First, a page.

As the road materialized at the 9 mile washout Ed sent equipment including the D-8 Cat and John Deere Excavator ahead re-constructing road, and forming ditch lines along the way. Ed has a famous saying with respect to road building. It goes something along the lines of “If your road has no ditch you have no road” Our stock of ex-CN rail cars steadily depleted itself along the way as each and every timber bridge had long since collapsed. The crew has become very proficient with the installation of these bridges.

Thanks are due to Brian Bosman out of Prince Rupert who has sent freshly milled timbers for the bridge decks on every barge sent up this year. Darryl McCarron and Jim Gurney got very proficient at decking the rail cars by year end. We also started to use concrete lock blocks for abutments as depicted in the Lyall Creek bridge crossing shown in the 2005 “Photo Album”.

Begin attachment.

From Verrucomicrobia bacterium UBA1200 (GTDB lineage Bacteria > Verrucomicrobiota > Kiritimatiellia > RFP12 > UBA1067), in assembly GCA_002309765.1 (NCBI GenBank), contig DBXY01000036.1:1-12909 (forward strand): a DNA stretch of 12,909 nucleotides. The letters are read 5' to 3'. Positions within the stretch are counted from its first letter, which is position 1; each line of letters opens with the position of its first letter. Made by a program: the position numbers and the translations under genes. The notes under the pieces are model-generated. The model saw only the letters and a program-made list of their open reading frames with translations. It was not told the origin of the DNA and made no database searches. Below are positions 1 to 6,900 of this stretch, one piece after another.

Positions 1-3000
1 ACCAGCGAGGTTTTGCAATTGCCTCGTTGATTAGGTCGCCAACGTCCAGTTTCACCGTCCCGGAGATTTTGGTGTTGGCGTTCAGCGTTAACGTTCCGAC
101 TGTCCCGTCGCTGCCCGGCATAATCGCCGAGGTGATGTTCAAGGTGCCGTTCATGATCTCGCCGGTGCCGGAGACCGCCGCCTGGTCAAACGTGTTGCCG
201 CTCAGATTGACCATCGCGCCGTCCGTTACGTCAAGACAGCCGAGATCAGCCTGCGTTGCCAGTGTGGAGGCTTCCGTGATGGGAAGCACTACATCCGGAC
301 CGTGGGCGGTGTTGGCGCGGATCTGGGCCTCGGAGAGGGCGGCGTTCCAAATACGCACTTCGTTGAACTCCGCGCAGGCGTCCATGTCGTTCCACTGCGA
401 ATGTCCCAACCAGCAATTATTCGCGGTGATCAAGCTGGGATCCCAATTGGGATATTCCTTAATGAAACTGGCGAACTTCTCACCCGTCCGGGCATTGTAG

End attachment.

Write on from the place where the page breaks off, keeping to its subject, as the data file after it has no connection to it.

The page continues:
The next big decision to be made came later in the Spring of 2005 as we approached “Mud Canyon” aptly named for its significant clay deposits laying in steep terrain for a stretch of about one mile. The river becomes so narrow at one point that one can nearly jump across the river thanks to some interesting rock prominents in this section. How to proceed? As usual we looked at what the old timers did, and then what the Silver Grizzly logging road builders did in the early 80’s to help us make a decision. The original rail grade could not handle more than a 5% grade therefore tended to follow the natural river course. The rail grade had long since washed out. Old sections of narrow guage rail are evident all along our road and become sentinels of the past we are careful to leave alone if possible. The next modern road was built with a slightly steeper grade and partially skirted the Mud Canyon area. This route was quick and efficient but cut through the heart of the biggest clay deposit. I remember us wearing some clay of our own on a few occasions as we hike through the old road alignment. Galvanized steel culverts are evident in abundant numbers as various creek systems enter this funnel like section from the Boreal forests above. Ed is of the opinion that since both of his predecessors failed to find a satisfactory route that we should hike some more and choose a route that avoids the dreaded clay as much as possible. The eventual route we took at the end of the day went slightly above the biggest clay deposit along a wooded bench area. To date this section of road has worked out quite well and has required only moderate maintenance. We did encounter some clay and several small slide areas along this route which required some extra slope stability work. As always, these areas were revegetated by Charlie Fleenor in accordance with DFO’s guidance. Thanks to Joy and Holly at DFO for all of their help.